That seems to be it. As of this morning, Queensland’s electoral commission hasn’t finalised the preference distribution in Bulimba, the only seat remaining in doubt, but according to the Brisbane Times both candidates say the Liberal-National Party has won it by 85 votes — although Labor has asked for a recount.

Antony Green had earlier reported the same number on the basis of scrutineers’ reports, and Crikey‘s William Bowe also put the LNP ahead.

Assuming no surprises there, the LNP finishes with 78 seats, up 44 from its total at the previous election. Labor has just seven (down 44), Bob Katter’s Australian Party two (up two, although both of them sat in the old parliament as defectors from the LNP) and two independents (down two).

That looks like a massacre of astronomical proportions. And so it was. But if you look at the vote totals a small element of doubt creeps in.

The LNP, despite winning about seven-eighths of the seats, actually won just under half the vote: 49.7%. Labor had 26.7%, Katter’s group 11.5% and the Greens 7.5%. No one else was really in the running; Family First well back on 1.4%, and the rest about 3.3% between them.

Everyone likes clear results, and there’s nothing wrong with a party that so clearly dominated its rivals winning a solid majority. But is there any rational reason it has to be so massively disproportional? The 2009 result was lopsided as well — Labor won 17 more seats than the LNP despite leading them by less than 1% — but it was nothing like this.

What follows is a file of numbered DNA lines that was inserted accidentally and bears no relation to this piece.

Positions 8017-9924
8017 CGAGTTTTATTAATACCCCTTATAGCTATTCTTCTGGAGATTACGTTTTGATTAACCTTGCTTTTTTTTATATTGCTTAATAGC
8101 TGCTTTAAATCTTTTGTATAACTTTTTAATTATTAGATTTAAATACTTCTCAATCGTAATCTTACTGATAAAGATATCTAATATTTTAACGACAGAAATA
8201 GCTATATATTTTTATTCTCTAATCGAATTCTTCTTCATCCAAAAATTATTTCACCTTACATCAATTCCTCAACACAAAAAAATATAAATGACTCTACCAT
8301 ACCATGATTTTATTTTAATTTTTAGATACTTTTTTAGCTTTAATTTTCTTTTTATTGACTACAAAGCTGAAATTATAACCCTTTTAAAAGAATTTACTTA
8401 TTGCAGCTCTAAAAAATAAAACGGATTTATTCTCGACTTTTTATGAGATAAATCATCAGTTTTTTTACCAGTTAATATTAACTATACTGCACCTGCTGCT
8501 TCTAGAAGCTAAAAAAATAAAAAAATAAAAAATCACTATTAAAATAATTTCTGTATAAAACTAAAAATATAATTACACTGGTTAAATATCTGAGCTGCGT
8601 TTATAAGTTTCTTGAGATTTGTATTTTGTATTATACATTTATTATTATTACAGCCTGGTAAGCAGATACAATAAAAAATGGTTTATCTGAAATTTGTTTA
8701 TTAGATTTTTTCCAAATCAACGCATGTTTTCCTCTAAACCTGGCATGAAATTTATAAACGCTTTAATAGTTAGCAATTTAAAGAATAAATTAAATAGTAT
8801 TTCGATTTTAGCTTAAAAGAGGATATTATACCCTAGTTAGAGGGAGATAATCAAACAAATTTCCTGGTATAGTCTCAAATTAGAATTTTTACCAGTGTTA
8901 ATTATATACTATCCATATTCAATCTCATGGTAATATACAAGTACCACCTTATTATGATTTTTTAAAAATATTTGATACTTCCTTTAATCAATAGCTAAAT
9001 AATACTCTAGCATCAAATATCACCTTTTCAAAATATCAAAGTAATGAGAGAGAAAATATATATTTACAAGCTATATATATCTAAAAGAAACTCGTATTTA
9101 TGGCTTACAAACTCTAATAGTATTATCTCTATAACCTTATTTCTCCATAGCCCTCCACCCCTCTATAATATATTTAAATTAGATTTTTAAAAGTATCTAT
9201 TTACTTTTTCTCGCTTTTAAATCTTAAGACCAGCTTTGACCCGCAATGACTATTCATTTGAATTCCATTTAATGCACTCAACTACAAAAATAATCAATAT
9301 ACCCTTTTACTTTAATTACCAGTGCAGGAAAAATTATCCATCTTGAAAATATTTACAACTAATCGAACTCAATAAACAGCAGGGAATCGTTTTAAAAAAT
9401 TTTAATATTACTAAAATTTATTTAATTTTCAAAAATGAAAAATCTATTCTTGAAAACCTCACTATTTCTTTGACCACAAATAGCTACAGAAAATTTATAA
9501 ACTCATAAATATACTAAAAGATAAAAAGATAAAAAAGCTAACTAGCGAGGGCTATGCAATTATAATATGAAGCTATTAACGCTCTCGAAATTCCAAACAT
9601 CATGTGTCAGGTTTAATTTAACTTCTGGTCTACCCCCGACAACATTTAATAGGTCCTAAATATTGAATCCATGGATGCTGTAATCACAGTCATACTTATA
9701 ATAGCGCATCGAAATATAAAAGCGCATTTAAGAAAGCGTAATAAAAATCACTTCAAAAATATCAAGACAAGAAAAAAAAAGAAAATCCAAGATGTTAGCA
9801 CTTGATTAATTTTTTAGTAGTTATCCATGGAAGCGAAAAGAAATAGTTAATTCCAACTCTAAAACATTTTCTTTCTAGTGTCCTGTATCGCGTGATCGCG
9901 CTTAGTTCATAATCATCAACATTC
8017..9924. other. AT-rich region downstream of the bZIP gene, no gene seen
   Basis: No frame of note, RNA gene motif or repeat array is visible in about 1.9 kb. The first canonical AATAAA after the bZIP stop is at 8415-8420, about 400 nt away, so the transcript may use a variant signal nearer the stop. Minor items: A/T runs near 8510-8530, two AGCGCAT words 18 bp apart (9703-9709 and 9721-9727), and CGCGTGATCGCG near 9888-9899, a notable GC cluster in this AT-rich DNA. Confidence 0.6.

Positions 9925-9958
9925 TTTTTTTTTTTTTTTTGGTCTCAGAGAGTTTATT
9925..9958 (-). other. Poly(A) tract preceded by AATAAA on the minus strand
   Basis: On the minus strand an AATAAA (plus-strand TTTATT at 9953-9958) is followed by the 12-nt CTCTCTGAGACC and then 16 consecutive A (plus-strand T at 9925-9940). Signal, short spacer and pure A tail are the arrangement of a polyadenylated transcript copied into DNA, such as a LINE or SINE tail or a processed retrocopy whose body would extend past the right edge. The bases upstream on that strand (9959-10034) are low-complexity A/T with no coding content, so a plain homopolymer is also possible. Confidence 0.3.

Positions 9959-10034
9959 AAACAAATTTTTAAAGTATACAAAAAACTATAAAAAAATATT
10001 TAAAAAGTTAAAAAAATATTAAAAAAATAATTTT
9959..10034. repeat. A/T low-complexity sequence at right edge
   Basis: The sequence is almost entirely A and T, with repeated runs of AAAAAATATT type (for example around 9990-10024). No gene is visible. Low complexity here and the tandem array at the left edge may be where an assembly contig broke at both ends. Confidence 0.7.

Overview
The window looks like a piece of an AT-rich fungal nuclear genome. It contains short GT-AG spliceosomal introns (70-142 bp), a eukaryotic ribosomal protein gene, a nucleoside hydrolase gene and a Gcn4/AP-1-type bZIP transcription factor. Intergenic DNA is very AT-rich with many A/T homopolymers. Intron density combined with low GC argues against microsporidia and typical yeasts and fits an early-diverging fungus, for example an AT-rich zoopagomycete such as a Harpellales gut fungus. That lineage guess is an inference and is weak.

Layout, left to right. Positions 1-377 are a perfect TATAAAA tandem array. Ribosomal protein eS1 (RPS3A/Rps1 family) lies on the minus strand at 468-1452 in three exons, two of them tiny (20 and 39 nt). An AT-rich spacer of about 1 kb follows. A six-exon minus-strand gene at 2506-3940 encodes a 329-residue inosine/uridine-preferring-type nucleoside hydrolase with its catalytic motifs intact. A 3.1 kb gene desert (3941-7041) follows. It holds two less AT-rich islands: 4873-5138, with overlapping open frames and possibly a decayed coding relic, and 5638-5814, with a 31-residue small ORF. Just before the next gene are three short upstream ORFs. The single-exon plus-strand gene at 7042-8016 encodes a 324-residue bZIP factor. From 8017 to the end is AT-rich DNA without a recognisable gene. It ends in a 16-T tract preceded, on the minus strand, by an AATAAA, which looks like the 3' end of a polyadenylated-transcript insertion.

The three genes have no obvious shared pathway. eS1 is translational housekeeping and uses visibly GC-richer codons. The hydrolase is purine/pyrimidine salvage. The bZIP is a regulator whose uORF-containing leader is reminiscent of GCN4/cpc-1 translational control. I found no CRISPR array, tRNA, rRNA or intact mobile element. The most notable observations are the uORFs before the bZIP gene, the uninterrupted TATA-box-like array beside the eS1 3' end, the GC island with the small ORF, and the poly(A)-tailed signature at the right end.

The result is not just undemocratic, but it hampers the proper functioning of parliament. With only seven seats (one of which it could lose in a byelection), Labor will be unable to staff a proper shadow ministry, and the huge size of the LNP backbench will hamper its operations as well. Meanwhile, those who voted for the Greens get no representation at all.

Our single-member electoral systems throw up weird results all the time, but Queensland is particularly prone to this sort of unfairness because the south-east, where most of the seats are, is more socially homogeneous than Sydney or Melbourne. It doesn’t have the substantial concentrations of working-class votes that provide downside protection for Labor in the other states, or the exclusive affluent suburbs that do the same for the Liberals (who finished with just one seat in greater Brisbane after the 2001 election).

Compare last year’s election in New South Wales, where Labor’s vote was lower than in Queensland (25.6%) but it still retained 20 seats, or 21.5% of the total. Still a landslide, but at least Labor retains some capacity to function.

If the electorate is really becoming more volatile (as recent results suggest), then problems such as this are going to get worse rather than better. It’s well past time we had a serious debate about electoral reform.

For example, if Queensland had the same mixed-member proportional system that New Zealand does, Labor would have won 25 seats, Katter’s party 11 and the Greens seven. The LNP would still have had a clear majority with at least 46 (and probably a few more as an “overhang”), but those that voted against them would be fairly represented.

Alas, the problem of electoral reform is that the losers are unable to do anything while the winners see no reason for change. But yesterday’s winners are tomorrow’s losers; it’s only two years since the Liberals in South Australia were voted in by the electorate, with 51.6% of the two-party-preferred vote, but denied office by the caprice of the electoral system.

In Queensland the boot was on the other foot, and Labor got a very hard kicking from it.

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Peter Fray
Peter Fray
Editor-in-chief of Crikey
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